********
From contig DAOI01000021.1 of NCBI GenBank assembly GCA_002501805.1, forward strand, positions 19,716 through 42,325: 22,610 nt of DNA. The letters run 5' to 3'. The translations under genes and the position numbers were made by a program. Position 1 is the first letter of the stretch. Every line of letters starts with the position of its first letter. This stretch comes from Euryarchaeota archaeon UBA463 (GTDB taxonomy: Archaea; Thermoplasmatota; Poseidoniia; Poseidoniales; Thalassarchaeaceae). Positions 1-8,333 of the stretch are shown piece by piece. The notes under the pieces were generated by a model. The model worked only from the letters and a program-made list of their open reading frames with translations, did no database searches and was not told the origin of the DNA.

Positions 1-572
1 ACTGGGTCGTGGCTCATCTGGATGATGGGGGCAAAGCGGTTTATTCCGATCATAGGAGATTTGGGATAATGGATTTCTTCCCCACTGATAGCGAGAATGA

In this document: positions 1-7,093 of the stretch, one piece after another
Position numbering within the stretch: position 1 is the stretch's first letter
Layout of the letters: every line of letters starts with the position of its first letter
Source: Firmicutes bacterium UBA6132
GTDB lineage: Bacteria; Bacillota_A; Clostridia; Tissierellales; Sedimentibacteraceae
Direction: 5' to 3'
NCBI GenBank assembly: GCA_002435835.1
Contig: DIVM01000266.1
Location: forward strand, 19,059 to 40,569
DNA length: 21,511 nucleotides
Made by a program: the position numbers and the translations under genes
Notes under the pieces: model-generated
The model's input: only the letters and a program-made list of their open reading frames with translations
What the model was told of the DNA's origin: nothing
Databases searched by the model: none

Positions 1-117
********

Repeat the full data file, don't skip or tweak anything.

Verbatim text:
From contig DAOI01000021.1 of NCBI GenBank assembly GCA_002501805.1, forward strand, positions 19,716 through 42,325: 22,610 nt of DNA. The letters run 5' to 3'. The translations under genes and the position numbers were made by a program. Position 1 is the first letter of the stretch. Every line of letters starts with the position of its first letter. This stretch comes from Euryarchaeota archaeon UBA463 (GTDB taxonomy: Archaea; Thermoplasmatota; Poseidoniia; Poseidoniales; Thalassarchaeaceae). Positions 1-8,333 of the stretch are shown piece by piece. The notes under the pieces were generated by a model. The model worked only from the letters and a program-made list of their open reading frames with translations, did no database searches and was not told the origin of the DNA.

Positions 1-572
1 ACTGGGTCGTGGCTCATCTGGATGATGGGGGCAAAGCGGTTTATTCCGATCATAGGAGATTTGGGATAATGGATTTCTTCCCCACTGATAGCGAGAATGA

In this document: positions 1-7,093 of the stretch, one piece after another
Position numbering within the stretch: position 1 is the stretch's first letter
Layout of the letters: every line of letters starts with the position of its first letter
Source: Firmicutes bacterium UBA6132
GTDB lineage: Bacteria; Bacillota_A; Clostridia; Tissierellales; Sedimentibacteraceae
Direction: 5' to 3'
NCBI GenBank assembly: GCA_002435835.1
Contig: DIVM01000266.1
Location: forward strand, 19,059 to 40,569
DNA length: 21,511 nucleotides
Made by a program: the position numbers and the translations under genes
Notes under the pieces: model-generated
The model's input: only the letters and a program-made list of their open reading frames with translations
What the model was told of the DNA's origin: nothing
Databases searched by the model: none

Positions 1-117